Students will continue to gain knowledge of the data classification process. Theory and principles about disorders and interventions will be discussed. Students will apply their knowledge of CIHI Canadian Coding Standards, documentation standards, as well as medical terminology, anatomy and pathophysiology. Students will continue to learn techniques that are involved with navigating ICD and CCI electronic coding software to assign disease and intervention codes. Students will be given the opportunity to apply diagnosis and intervention coded data to casemix and resource intensity weight methodologies inherent in health management.
In this course the learner will explore:
- Patient service classifications
- Information and processes relevant to specified Major Clinical Categories including:
- Predisposing and risk factors
- Signs and symptoms
- Method of diagnosis
- Common complications and comorbidities
- Diagnostic and therapeutic interventions
- Application of the coding process and guidelines to assign appropriate diagnosis and intervention codes to the following:
- Diseases of the blood, blood forming organs and disorders involving the immune mechanism
- Mental and behavioural disorders
- Diseases of the nervous systems
- Diseases of the eye and adnexa
- Diseases of the ear and mastoid process
- Diseases of the digestive system
- Diseases of the genitourinary system
- Pregnancy, childbirth and the puerperium
- Conditions originating during the perinatal period
- Congenital malformations, deformations and chromosomal abnormalities
- Introductory pharmacology to augment interpretation of case studies and selection of appropriate disease and intervention code(s)
- Application of casemix and resource intensity weight methodologies
Methods of Instruction
Some or all of the following methods will be used:
- case study analysis
- group work
- group discussions and exercises
- independent research
- instructor feedback on students' work
- individual consultation
- presentation (individual or group)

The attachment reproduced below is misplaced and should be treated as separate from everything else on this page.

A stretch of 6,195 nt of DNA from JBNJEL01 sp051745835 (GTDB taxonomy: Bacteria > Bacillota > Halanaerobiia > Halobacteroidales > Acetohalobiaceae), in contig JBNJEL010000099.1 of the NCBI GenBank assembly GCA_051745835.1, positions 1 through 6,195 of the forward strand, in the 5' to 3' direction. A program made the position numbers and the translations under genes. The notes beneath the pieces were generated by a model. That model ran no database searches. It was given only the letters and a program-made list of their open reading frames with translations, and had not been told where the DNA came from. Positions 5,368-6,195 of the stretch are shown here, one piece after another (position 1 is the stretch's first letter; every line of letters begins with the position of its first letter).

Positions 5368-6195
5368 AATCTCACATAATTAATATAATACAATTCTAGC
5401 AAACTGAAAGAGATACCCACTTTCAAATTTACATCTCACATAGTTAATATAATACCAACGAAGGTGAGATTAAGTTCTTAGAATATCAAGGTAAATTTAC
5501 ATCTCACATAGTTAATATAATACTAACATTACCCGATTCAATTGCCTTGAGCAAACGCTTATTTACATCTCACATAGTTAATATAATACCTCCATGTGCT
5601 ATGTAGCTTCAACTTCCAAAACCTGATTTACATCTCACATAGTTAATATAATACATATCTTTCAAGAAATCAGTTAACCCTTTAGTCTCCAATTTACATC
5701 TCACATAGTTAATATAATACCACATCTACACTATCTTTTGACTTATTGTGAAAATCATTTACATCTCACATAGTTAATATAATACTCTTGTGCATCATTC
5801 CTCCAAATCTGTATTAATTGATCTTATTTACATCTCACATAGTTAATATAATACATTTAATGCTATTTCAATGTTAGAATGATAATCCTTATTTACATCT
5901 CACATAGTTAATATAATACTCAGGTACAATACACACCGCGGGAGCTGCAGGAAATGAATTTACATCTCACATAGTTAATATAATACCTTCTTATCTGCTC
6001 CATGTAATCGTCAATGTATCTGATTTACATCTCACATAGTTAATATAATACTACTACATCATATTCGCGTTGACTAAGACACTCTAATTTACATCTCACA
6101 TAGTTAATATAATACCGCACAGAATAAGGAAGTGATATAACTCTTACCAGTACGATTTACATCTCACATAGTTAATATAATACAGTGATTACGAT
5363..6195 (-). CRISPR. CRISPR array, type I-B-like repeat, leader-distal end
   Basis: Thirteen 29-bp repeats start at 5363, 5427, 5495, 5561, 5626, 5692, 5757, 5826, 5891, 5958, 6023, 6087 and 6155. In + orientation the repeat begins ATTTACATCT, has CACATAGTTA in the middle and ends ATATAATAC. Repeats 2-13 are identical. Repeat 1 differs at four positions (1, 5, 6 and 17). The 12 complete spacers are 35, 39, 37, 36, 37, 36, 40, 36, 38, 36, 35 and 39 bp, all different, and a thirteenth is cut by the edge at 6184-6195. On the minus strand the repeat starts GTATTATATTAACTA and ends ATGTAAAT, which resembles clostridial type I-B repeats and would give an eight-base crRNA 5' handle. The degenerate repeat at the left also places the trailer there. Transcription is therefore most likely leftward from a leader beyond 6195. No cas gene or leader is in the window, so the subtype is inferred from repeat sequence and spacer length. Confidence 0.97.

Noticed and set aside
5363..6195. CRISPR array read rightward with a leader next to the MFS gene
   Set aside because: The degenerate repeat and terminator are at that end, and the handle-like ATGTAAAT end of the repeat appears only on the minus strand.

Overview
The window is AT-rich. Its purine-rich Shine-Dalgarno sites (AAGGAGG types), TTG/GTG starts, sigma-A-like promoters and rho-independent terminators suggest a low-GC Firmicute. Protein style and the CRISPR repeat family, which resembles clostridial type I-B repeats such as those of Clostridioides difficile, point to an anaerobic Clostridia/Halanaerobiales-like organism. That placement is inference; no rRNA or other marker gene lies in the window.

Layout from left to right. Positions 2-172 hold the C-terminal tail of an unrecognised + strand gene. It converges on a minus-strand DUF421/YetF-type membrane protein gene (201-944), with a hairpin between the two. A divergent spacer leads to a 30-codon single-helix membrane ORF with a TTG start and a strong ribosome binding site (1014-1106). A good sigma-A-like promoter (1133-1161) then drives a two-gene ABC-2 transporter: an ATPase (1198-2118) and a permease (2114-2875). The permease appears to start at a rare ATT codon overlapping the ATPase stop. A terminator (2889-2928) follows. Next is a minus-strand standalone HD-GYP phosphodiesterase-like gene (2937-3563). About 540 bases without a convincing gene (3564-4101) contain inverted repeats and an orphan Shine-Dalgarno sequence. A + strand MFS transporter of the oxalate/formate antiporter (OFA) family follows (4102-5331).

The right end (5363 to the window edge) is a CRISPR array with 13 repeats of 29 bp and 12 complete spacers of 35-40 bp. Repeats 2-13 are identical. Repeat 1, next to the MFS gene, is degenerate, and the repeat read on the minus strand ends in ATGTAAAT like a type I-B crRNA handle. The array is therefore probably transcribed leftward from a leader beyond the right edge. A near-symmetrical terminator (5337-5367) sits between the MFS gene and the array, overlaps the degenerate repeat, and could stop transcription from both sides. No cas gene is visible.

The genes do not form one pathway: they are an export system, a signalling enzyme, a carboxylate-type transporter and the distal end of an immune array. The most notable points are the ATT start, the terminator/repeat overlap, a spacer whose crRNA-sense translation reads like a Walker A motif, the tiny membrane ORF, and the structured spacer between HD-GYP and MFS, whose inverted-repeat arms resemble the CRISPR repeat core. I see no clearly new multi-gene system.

Means of Assessment
The course evaluation is consistent with the Douglas College evaluation policy. An evaluation schedule is presented at the beginning of the course. This is a graded course. All assignments must be completed to pass the course.
At the end of the course, successful learners will be able to:
- Apply knowledge of medical terminology, anatomy and pathophysiology to determine etiology
- Analyze case studies to determine principle diagnoses, interventions, complications and comorbidities
- Assess and apply international and national coding and documentation standards
- Navigate ICD, CCI, abstracting systems and electronic health records to complete the classification process
- Discover the importance of data integrity
- Apply casemix and resource intensity weight methodologies
HIMP 2100, HIMP 2110, HIMP 2140, BIOL 2200
Course Guidelines for previous years are viewable by selecting the version desired. If you took this course and do not see a listing for the starting semester/year of the course, consider the previous version as the applicable version.
Below shows how this course and its credits transfer within the BC transfer system.
A course is considered university-transferable (UT) if it transfers to at least one of the five research universities in British Columbia: University of British Columbia; University of British Columbia-Okanagan; Simon Fraser University; University of Victoria; and the University of Northern British Columbia.
For more information on transfer visit the BC Transfer Guide and BCCAT websites.
If your course prerequisites indicate that you need an assessment, please see our Assessment page for more information.